It’s the time of year for saving money!
The first thing I noticed when I put on the new reissue of The Who’s landmark album Who’s Next was that it pretty much sounded like the album I knew and loved and have listened to a gazillion times since it came out. I was about 10 years old when my brother first brought it home.
This is a cool thing, right? A classic album that everyone knows and loves, sounding pretty much like its supposed to sound…
But then I thought a second and wondered why it wasn’t sounding SO much better in a knock-my-socks-off kind of way than my old original domestic US Decca pressing. Don’t get me wrong, it sounds nice and clear, on dead quiet perfectly pressed well centered thick (probably) 180-gram vinyl.
I went back and put back on my clean original US Decca pressing (DL 79182) to see if I was missing something.
Nope, they sound fairly similar.
The volume levels are pretty much the same comparing the two discs. Stereo separation may be a bit better on the new ones than the original and the high end ever so slightly brighter on the new one. This makes some sense given that they might have pressed the original a bit more conservatively given the limitations of the average record player back in the day — last thing they would want would be a whole bunch of returns for records that were too hot to track.
I am hearing some different details on this version leading me wonder about the source tape used… Is this a remix? Is the same US slave copy used back in 1971 for the Decca pressing? Well, actually, maybe… but I don’t know for sure.
How’s that for a definitive non-answer?
Probing around on the Interwebs I ultimately got pointed to The Who’s own site which reported that the 180-gram reissues are sourced from a new remastering done in 24-bit, 96 kHz “format.”
So there in lies the basic sonic difference. I notice it mostly on the high end which bears some of the digital artifacts that I have come to recognize fairly easily over the years — its got a certain angularity to the music.
I’ll admit, the difference in this instance is pretty subtle for the most part.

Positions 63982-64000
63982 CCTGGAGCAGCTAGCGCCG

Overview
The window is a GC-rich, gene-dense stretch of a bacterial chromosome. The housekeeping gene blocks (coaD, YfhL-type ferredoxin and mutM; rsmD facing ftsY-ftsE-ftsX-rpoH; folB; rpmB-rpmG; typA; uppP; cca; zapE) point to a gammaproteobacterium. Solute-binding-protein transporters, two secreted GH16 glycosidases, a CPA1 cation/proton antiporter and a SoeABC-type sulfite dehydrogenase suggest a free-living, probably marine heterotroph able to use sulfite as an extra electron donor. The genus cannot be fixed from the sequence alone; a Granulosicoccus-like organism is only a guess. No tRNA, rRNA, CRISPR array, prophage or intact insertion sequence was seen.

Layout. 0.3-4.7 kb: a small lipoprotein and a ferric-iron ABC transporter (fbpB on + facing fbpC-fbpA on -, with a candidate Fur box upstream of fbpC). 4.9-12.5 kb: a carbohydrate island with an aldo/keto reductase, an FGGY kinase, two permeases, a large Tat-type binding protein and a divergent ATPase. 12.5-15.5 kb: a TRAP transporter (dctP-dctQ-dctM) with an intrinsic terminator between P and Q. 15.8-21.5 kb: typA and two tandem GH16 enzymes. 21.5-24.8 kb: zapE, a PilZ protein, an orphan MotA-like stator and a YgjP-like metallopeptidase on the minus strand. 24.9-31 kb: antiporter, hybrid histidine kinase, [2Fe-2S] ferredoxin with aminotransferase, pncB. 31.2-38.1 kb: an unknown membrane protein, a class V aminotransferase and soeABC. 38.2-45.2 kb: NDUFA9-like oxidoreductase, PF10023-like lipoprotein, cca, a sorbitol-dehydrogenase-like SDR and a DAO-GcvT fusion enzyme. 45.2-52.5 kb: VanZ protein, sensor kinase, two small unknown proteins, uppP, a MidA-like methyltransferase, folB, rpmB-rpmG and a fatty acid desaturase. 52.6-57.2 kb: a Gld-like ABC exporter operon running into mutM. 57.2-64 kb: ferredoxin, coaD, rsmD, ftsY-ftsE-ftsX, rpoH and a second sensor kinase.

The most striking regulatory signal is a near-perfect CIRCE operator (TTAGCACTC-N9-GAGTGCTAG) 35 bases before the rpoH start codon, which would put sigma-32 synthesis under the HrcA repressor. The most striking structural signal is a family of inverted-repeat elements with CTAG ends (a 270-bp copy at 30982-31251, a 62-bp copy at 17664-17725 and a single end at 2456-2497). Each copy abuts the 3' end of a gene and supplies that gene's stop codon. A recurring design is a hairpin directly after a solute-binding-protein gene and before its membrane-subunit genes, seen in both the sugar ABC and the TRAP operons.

Which would I choose to listen to at the end of the day?
Well, this new one is a bit cleaner than my old Decca copy so for now this will become my go-to copy until I find a nice original UK Track Records version. But if you don’t have a clean copy — and many people don’t since this record got played to death by most people back in the day — there is certainly nothing awful about this pressing, especially if you are not one of those people that cares about analog vs. digital. Then, certainly go for the new ones.
But, as we saw with the Beatles’ in Mono box set, that extra attention to detail in making an all analog food chain in remastering those records can make a huge difference in creating a reissue series that is truer to the original master recording and in some instances even better than the original LP pressings from the 60s and 70s. For that, however, the powers that be will have to definitely go back and dig out the definitive original-original master mix down tape, which is probably (hopefully!) locked safely away in a vault somewhere in merry olde London town and not here in the U.S. of A.
If you are an audiophile Who fan you probably already have a pristine original copy of Who’s Next that you like fairly well, so this reissue probably isn’t for you. I mean…. its not like this album hasn’t been reissued numerous times over the past 40 years by various and sundry audiophile type reissue entities.
And its not like there aren’t a load of used copies out there if you don’t mind that sort of thing and want to save a few bucks.
But, until that time when we do get THAT definitive version “made directly off Pete Townsend’s original analog UK master tape,” this Who’s Next is a fine and serviceable option for the everyman.
And at least it puts a classic album back into the mainstream marketplace in a larger scale manner where more people have access to it. I mean, I just checked on the Internet and now Who’s Next can be found on vinyl in retail outlets where much of America shops: places like Walmart and Target. I wouldn’t be surprised if some of them end up in the actual “brick and mortar” stores.
Meet the new boss, same as the old boss…